My aim this year has been to find a solution to that challenge and to ensure students have the best experience and opportunity for deep learning. My past practice has been to utilise my contacts to invite guest speakers to enhance my modules. The Covid 19 pandemic has had a major impact on this.
This presentation will give an overview of the engagement that I have had over the past 12 months from accountancy policy makers, senior professionals and careers advisors who have all addressed our students. These presentations have been in the form of guest lectures to students embedded into Accountancy, Finance and Economics programme and as separate employability skills sessions.
I will discuss how I have identified potential speakers, how I contacted them and ultimately how I have taken advantage of the new ways of working of students, staff and professionals. The programme of activities has enhanced employability, has been accessible to all students and has led to an increased engagement with the Chartered Accountancy profession.

14:40 - 14:50 | Given The Opportunity to Seize The Opportunity | Digial Student Ambassador Presentation

An image of student Aaron Sahunta

Presenter: Aaron Sahunta – Digital Student Ambassador | Stream 1


This presentation will go through the benefits of blended teaching and the positive implications from being taught a mixture of online and face to face lectures. It will state on how online teaching ever since it became an essential use to education all around the world has really been shadowed mainly by the drawbacks it has, especially in situations regarding higher education. However, after being a student who is used to it ever since starting university, it does have its positives.
The presentation will mention the conceptual basis of university being a new experience for most students starting university by taking in all the factors that they never had to take in before. It allows students to then become more aspirational in their lives, look at where they are currently and possibly plan what they want to do during the few years they will take to study at a higher education level. Furthermore, in anecdotal terms, blended learning has been a rather large factor for university life.
This is due to the mix of online and in person learning offering students to take in more initiative and better themselves for the wider world. This will be stated from the difference between online and face to face learning in a student’s perspective, shedding light onto online learning with factors such as efficiency and flexibility. The presentation will then offer various tips for students to use in day to day life which has multiple positive implications and then followed by a conclusion.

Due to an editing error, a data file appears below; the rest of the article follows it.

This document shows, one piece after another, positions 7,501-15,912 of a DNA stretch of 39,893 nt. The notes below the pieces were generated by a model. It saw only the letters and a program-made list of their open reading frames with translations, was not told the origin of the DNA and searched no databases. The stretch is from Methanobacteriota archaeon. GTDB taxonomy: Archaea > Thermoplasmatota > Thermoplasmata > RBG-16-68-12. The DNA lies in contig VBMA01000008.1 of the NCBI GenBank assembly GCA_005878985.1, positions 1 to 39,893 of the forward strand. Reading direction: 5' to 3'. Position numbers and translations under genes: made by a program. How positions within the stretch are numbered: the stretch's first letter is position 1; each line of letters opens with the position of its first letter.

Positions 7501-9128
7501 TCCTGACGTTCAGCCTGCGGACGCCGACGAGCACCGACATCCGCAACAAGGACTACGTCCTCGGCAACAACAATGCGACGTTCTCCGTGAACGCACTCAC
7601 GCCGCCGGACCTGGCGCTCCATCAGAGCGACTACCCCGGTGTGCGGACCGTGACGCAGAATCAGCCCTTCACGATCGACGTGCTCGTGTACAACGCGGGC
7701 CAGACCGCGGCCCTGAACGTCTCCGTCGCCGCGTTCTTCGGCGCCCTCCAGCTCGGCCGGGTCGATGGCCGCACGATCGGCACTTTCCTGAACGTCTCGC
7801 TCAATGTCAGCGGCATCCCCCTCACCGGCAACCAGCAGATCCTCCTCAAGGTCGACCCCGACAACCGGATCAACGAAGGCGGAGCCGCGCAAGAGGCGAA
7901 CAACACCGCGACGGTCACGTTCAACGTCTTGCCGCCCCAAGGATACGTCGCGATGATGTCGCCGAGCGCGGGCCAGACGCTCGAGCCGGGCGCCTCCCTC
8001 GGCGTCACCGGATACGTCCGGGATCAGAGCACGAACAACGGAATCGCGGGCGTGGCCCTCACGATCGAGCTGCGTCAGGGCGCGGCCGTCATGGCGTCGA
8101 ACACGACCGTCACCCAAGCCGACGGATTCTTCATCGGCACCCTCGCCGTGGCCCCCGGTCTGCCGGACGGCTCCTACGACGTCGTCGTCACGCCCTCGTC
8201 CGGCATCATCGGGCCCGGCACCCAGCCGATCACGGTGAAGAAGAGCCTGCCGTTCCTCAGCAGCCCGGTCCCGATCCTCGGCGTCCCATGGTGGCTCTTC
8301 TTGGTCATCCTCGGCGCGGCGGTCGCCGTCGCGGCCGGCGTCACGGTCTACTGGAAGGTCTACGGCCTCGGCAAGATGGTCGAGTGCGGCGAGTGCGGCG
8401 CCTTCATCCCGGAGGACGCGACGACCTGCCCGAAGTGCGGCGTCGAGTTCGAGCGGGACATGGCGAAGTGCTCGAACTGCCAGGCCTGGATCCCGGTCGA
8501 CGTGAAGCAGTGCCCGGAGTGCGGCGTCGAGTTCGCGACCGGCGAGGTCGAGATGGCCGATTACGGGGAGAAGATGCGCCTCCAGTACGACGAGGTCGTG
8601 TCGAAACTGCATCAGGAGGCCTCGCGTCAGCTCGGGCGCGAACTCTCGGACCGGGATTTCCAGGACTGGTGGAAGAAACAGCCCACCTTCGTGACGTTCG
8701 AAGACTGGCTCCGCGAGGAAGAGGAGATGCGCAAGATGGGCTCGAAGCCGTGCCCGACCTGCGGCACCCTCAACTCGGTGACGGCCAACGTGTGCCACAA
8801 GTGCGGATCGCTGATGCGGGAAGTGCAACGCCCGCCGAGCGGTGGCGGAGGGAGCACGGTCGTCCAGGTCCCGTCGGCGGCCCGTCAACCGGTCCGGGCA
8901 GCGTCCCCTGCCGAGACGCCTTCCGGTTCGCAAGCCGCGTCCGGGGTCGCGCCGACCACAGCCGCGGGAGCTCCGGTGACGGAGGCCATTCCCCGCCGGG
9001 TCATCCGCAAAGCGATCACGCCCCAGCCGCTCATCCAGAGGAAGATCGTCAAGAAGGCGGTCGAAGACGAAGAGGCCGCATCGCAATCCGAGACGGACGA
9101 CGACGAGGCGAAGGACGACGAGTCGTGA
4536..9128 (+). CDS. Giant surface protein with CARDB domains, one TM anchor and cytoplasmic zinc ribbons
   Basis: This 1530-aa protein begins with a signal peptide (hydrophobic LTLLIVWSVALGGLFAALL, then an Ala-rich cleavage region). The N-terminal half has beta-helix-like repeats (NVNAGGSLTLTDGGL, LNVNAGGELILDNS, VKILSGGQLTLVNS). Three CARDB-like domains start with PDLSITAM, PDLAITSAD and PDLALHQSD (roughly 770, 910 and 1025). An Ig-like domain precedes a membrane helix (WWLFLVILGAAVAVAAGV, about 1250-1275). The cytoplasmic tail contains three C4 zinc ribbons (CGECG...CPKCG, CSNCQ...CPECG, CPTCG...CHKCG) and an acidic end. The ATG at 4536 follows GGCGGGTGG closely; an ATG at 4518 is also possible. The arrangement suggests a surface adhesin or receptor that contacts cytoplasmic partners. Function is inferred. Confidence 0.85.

14:45 - 14:55 | Youth Justice Live! Transporting Professional Partnerships into Blended Learning Spaces | Presentation

Presenter: Dr Sue Bond-Taylor | Stream 2


The recent Covid 19 pandemic, and the subsequent shift to blended and online learning has raised particular challenges for modules taught in partnership with professionals from local services. The Youth Justice module has been delivered in partnership with Lincolnshire Youth Offending Service since its collaborative design and introduction in 2016. This presentation identifies some of the ways in which blended learning technologies have been deployed in the module to preserve these important relationships, and enable this mode of delivery to continue in the contexts of remote education It will also reflect upon their success (or otherwise!) 6 weeks into the term.

15:00 - 15:45 | The Future of Blended Learning | Panel

Presenter: Dr Linda K Kaye, Kate Strudwick, Andy Beggan | Stream 1


The future of Blended Learning is constantly changing and developing with new innovations, softwares and a wide variety of ways which students can access learning (especially online). This panel, throughout the session, will discuss their thoughts on the future of blended learning and the potential impacts within their respective fields. We invite participants to ask their questions to the panel in relation to this theme.